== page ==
Lorna’s new book, her memoir, entitled My Short Century, will be published this spring. Lorna has worked on and off on her memoirs for the past ten years, and Brian Cathcart described the laborious process in an article in the New Statesman in 2006:
Arnold works with pen and paper, even though she cannot read the words. “I just about know that I’m writing on the paper and not the table top, though I sometimes stray. If anything interrupts me it’s very hard to find the sequence again, so I never write in short spells, only when I can find a few hours when I won’t be disturbed.”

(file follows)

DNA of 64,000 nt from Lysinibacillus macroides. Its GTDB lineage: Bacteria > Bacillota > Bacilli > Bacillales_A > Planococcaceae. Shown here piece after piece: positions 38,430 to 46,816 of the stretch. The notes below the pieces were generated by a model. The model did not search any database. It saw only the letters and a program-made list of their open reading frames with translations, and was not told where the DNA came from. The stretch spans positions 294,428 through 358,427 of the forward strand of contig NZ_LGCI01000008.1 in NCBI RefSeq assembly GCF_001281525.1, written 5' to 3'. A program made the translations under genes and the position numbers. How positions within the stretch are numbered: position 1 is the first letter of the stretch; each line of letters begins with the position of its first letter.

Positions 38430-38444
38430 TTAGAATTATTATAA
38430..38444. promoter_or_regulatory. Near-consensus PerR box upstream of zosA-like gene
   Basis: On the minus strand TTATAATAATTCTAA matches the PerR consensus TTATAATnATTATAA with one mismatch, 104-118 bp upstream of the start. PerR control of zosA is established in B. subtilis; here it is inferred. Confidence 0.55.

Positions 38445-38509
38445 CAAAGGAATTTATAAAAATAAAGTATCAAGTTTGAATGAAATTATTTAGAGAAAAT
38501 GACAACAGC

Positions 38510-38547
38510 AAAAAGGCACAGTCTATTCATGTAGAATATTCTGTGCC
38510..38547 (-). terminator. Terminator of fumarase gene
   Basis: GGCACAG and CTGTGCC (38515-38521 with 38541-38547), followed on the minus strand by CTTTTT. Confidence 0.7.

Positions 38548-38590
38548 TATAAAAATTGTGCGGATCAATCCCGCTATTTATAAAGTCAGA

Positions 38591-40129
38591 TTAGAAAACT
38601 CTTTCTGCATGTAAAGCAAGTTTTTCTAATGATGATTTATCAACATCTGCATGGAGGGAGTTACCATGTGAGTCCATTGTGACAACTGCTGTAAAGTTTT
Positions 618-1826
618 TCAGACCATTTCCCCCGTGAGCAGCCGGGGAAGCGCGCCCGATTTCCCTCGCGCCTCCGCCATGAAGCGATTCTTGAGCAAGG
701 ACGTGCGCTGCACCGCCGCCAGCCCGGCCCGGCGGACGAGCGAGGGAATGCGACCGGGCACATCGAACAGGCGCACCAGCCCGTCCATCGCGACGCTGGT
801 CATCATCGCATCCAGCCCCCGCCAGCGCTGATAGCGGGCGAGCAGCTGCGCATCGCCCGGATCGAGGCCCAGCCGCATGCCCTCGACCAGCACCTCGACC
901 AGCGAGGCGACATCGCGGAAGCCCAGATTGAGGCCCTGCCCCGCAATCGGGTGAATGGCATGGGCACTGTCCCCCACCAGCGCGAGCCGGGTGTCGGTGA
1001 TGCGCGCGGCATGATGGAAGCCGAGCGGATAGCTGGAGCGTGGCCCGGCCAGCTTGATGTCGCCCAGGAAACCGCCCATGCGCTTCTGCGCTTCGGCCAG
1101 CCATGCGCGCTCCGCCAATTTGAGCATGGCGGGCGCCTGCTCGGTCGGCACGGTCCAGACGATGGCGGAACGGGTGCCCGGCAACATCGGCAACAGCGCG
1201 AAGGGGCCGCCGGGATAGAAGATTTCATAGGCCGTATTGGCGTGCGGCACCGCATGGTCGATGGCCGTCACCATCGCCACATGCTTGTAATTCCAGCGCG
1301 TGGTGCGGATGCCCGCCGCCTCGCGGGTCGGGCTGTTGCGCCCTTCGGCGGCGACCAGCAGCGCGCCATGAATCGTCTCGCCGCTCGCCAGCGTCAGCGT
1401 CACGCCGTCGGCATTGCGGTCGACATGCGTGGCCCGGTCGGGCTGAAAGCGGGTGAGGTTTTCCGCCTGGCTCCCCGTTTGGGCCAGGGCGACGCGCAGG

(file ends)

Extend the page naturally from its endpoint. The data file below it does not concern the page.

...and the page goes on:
The scripts are typed by a friend in Hampshire and edited by another in Warwickshire before they return to Arnold in Oxford, where she has a scanner that converts them into speech. “The results are sometimes funny. It read one sentence as: ‘This is a revel a tory book.'”
Since then, her sight has further deteriorated, and she has completed the book by dictating material, and having the entire book read to her by dedicated friends and family members. Though 96 years old, she retains her sharp memory, and recounts stories from her rural childhood, her work in the War Office during World War II, as well has her many years as an official historian for the UK Atomic Energy Authority.
Lorna’s last publication was the 2007 edition of her book on the Windscale nuclear accident Windscale 1957: Anatomy of a Nuclear Accident.